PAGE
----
Guerrilla Warfare during the Civil War
According to historian Daniel Sutherland, Civil War guerrillas, regardless of what they called themselves or the side for which they fought, shared at least two characteristics. First, guerrillas utilized unconventional methods of warfare to harass and worry their foes, tactics that stood in marked contrast to those of conventional armies. Second, guerrillas saw their principal responsibility as defending their homes and communities from internal or external foes.
Guerrilla Activity in North Georgia
One of the earliest catalysts for guerrilla activity in Georgia was the Conscription Act, which was passed by the Confederate Congress in April 1862. Those men wishing to avoid the draft often formed armed bands, which were sometimes joined by Confederate army deserters. Such groups were particularly active in parts of north Georgia, where staunch Unionists and dissenting civilians who were disenchanted with Confederate government policies comprised a minority of the population. In July 1862, for example, a citizen in Gilmer County noted that a contingent of well-armed and mounted men, roaming the countryside to avoid conscription, were stealing, burning houses, killing livestock, and threatening the wives of Confederate soldiers.
In an effort to control guerrilla organizations and maintain order in north Georgia, Governor Brown granted commissions authorizing mounted commands to the region. Brown also attempted to address the problem of lawless bands of men stealing property from civilians around the state. The governor was careful not to accuse any of the bands raised under his authority with these crimes,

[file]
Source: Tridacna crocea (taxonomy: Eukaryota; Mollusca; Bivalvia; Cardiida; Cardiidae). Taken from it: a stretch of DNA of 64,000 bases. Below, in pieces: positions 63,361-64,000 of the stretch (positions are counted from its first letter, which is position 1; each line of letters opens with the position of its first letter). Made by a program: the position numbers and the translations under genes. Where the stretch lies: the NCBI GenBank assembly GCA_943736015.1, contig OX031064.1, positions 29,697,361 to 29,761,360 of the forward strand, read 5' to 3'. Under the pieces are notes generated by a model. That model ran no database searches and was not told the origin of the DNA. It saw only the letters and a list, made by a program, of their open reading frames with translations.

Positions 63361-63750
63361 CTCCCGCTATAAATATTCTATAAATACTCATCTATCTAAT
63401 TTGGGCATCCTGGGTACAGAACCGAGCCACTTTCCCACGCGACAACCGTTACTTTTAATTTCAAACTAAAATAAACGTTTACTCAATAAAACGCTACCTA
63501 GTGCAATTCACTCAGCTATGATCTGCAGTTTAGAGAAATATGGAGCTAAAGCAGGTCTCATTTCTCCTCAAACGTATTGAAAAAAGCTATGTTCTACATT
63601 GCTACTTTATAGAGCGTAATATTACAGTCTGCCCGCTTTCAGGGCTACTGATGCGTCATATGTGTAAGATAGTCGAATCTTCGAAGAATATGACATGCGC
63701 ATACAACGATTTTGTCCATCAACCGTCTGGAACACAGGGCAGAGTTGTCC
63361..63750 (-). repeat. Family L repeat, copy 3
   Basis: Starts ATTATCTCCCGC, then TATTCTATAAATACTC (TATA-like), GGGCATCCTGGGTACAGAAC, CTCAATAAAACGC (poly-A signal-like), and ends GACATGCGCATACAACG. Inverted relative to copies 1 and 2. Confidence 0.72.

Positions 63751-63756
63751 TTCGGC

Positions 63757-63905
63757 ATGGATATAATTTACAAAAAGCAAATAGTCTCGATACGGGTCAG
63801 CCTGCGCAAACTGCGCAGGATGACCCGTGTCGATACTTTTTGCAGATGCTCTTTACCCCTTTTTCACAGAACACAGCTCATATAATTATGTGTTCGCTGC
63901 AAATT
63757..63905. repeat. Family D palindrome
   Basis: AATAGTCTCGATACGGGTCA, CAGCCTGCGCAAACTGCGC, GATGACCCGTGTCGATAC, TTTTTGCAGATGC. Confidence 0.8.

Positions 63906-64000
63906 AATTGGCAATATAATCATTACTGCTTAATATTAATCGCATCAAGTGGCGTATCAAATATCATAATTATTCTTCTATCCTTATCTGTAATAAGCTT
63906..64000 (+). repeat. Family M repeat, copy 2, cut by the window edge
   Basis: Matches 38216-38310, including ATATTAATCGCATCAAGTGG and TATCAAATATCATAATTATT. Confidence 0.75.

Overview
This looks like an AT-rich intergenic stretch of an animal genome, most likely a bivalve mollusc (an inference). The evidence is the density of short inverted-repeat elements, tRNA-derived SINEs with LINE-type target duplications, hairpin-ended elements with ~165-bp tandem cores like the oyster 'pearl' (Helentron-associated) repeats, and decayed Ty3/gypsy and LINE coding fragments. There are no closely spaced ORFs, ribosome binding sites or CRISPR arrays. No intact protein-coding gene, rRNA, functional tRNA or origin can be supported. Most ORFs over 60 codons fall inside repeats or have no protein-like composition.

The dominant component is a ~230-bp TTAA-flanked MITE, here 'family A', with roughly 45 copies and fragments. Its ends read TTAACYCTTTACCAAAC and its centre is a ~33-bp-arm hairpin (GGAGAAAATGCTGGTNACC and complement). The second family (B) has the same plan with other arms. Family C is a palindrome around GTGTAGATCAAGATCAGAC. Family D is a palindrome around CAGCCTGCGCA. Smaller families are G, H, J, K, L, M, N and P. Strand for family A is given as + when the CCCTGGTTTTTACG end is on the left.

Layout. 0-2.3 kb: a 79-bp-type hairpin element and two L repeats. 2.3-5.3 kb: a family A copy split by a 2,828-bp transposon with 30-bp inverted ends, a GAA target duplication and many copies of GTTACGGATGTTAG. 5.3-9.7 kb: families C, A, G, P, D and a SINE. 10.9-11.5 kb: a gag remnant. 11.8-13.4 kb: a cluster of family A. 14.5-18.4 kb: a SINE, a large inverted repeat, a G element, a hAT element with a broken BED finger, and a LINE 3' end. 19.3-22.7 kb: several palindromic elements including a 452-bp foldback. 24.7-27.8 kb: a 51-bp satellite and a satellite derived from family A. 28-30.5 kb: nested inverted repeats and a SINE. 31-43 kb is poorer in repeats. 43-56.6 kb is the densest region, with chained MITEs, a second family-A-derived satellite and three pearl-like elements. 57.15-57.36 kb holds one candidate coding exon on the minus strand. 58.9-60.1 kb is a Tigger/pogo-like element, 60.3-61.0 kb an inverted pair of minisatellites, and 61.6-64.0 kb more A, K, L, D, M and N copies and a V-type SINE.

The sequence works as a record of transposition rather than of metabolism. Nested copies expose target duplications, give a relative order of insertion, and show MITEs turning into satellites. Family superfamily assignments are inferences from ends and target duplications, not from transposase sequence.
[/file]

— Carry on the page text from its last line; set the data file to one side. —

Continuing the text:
John P. Gatewood and his murderous gang comprised probably the best-known guerrilla force operating in north Georgia. Gatewood never received official state sanction, but he might have operated periodically under Wheeler's authority. Although most of Gatewood's numerous victims were U.S. soldiers or Unionist civilians, his men sometimes brutalized even Confederate sympathizers.
Guerrilla Activity in South Georgia
The southern part of the state was also periodically plagued with guerrilla violence, and the swamps and pine barrens of south Georgia provided hiding places for deserters, draft evaders, and Unionists. In November 1863 an expedition involving state and Confederate troops passed through Wilcox, Ware, Coffee, and Clinch counties, arresting deserters and runaway slaves along the way. The Okefenokee Swamp was another refuge for individuals and small groups of men, although the number of draft evaders or deserters who hid there is impossible to determine.
Citizens in Worth County reported in October 1864 that lawless villains prowled over the county, stealing and committing depredations. Bands of deserters raided the town of Blackshear, in Pierce County, ransacking local stores seven times in February 1865. A Confederate inspector in Ware County reported that men seeking to evade conscription had banded together south of the Altamaha River to resist arrest.
Sherman's Response to Guerrillas
Surrender and Paroles